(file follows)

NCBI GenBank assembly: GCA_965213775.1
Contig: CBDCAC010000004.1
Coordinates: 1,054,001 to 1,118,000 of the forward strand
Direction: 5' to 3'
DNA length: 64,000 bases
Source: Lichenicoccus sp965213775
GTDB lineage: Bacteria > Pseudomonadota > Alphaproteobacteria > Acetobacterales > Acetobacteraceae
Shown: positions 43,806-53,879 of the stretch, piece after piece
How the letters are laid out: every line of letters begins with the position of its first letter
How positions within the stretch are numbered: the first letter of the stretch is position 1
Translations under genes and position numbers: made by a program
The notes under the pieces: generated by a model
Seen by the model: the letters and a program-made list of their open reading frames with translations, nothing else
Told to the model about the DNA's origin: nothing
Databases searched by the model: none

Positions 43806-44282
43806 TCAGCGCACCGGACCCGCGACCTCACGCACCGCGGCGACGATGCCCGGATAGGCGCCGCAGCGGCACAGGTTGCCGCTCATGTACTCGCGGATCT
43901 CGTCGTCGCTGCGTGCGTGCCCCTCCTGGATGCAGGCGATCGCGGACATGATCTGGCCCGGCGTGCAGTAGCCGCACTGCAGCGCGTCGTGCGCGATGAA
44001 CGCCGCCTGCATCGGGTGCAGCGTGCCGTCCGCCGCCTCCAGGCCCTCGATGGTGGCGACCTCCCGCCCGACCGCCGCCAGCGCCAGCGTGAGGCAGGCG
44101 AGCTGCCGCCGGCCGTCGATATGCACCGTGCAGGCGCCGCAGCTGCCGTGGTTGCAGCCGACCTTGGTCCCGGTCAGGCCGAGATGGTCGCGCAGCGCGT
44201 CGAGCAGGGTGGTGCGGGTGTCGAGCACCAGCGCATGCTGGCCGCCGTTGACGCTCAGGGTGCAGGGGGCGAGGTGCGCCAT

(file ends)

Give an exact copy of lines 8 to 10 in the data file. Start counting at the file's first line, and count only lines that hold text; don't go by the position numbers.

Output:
Shown: positions 43,806-53,879 of the stretch, piece after piece
How the letters are laid out: every line of letters begins with the position of its first letter
How positions within the stretch are numbered: the first letter of the stretch is position 1